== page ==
Transgender protections: Keeping kids safe

a gender neutral restroom for transgender people
PHOTO: ADOBE STOCK

The next time you need to use a public restroom, stand outside the door and take a moment to think about which one you should use. Would you feel safer in the ladies’ room, or would using the men’s room make you more comfortable? Now consider that the average person urinates between six and eight times a day — more often if they’re drinking a lot of fluids. Imagine facing this dilemma every time you feel the urge.

Read Full Story

Nicole’s Story: Dancing my way through pain

Nicole Zizzi dancer hip dysplasia PAO Thriving blog lead image
PHOTO COURTESY OF MICKEY WEST PHOTOGRAPHY

Dance is my life passion.

I’ve spent more than 15 hours a week dancing for most of my 26 years — except for a period of time the past few years, when hip pain forced me to stop.

We dancers usually don’t express our pain; in fact, we almost like to be in pain because it means we’re working hard and improving. So, when I woke up one morning two years ago and I couldn’t lift my left leg, I knew something was very wrong. This pain was too intense to ignore.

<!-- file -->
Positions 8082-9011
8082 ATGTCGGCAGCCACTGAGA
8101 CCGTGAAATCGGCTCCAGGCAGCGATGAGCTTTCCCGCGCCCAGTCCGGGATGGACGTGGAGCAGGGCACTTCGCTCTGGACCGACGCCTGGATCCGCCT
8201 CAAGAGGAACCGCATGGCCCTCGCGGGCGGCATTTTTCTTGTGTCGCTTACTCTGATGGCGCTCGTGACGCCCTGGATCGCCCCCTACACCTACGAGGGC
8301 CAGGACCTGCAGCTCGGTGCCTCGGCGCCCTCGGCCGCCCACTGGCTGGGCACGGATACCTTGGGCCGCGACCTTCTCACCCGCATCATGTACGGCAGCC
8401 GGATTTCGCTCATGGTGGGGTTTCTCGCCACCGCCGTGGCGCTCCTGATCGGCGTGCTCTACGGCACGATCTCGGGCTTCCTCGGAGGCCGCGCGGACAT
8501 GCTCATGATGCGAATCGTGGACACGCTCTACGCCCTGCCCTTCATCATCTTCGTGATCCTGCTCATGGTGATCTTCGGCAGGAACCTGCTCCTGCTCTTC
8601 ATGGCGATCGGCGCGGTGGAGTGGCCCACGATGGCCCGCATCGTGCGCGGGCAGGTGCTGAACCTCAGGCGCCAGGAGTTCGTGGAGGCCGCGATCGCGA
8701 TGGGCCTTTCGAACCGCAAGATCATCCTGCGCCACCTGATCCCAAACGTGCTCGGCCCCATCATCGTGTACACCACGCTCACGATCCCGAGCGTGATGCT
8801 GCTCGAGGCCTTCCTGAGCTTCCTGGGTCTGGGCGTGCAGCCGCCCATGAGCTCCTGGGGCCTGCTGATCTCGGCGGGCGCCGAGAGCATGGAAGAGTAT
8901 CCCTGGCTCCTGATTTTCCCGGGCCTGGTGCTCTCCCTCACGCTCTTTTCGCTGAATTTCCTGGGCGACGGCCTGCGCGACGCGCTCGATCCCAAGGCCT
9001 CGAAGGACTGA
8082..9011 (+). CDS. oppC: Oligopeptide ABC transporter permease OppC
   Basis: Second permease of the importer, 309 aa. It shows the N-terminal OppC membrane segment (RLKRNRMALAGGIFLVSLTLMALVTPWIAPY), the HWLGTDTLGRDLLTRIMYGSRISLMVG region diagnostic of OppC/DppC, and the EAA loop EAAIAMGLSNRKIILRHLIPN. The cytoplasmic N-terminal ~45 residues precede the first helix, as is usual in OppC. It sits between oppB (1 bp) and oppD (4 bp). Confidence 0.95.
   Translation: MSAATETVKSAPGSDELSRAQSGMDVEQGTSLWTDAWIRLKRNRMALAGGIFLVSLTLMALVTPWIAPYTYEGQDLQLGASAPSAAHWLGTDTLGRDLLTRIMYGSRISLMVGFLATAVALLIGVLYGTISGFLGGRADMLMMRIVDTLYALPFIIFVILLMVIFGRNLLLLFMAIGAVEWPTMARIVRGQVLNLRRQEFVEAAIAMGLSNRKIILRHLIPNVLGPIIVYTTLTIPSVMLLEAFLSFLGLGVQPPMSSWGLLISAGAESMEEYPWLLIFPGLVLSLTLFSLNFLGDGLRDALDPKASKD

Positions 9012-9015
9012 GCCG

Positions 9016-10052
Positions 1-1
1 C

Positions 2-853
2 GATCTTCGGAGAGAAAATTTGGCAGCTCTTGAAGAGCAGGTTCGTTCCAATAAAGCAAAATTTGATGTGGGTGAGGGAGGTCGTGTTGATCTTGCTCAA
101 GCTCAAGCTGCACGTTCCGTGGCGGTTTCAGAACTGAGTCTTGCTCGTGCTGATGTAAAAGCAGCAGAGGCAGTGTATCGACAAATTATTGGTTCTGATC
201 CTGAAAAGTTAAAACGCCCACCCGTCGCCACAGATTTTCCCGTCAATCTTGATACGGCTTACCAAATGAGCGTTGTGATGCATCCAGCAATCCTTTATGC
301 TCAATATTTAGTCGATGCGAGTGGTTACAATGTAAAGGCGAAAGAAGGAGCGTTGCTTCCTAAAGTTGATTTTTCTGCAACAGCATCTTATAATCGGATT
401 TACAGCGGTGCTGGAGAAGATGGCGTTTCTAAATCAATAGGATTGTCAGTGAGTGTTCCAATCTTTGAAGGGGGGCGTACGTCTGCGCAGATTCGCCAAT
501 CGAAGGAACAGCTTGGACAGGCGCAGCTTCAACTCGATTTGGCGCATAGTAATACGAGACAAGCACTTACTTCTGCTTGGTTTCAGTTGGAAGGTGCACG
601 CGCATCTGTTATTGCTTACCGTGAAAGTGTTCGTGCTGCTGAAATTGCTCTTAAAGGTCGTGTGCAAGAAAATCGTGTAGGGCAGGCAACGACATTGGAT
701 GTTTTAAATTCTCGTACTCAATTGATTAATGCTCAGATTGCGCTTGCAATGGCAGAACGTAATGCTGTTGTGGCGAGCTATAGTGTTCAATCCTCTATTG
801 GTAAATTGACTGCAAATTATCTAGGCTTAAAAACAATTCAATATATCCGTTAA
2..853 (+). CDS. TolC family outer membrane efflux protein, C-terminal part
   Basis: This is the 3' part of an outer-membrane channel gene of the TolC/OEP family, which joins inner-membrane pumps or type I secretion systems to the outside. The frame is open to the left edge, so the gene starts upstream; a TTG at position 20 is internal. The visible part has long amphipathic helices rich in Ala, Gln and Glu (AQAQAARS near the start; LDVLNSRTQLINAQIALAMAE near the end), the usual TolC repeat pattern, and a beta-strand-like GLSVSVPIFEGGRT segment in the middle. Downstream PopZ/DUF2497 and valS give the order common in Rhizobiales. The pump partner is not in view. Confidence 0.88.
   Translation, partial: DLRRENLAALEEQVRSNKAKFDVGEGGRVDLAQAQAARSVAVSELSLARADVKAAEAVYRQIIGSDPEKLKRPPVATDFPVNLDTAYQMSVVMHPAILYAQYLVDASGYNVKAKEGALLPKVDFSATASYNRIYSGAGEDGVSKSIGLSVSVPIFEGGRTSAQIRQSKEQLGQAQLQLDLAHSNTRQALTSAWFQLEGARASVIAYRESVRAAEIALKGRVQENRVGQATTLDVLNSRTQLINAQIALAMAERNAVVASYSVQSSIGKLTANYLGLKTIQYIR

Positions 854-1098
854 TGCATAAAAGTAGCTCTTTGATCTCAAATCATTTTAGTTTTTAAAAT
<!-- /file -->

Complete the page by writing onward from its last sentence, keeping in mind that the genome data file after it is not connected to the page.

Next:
Read Full Story

Working together for pain relief

Nadiya poses on a boat after receiving pain relief
PHOTOS COURTESY OF NADIYA ROY

When asked what she loves about lacrosse, 19-year-old Nadiya Roy pauses, searching for an answer. It’s not that she doesn’t know why she enjoys the sport — she can’t choose just one aspect of it. “I like the fast pace,” she says finally. “I love that it involves such teamwork. Even if you’re not the best individual player, if you work together, you can succeed.”

Read Full Story

Sajni walks among the stars: A parent’s perspective

Sajni, pictured here with a horse, was diagnosed with DIPG when she was just 7 years old.
PHOTOS COURTESY OF CHAKRABARTI FAMILY

In honor of Childhood Cancer Awareness Month, Prabal Chakrabarti writes about his daughter Sajni. 

Our daughter Sajni Chakrabarti was only 7 and a half years old when she was diagnosed with a very aggressive form of brain cancer –  diffuse intrinsic pontine glioma (DIPG) – and given only nine months to live.

Sajni loved life and learning. She spoke French fluently, played the violin and read avidly. And after she became sick, even as she struggled and was sad, she kept her bright-eyed glow and laughter all the way through. She still aimed to change the world, even writing a letter to the White House on climate change.

Read Full Story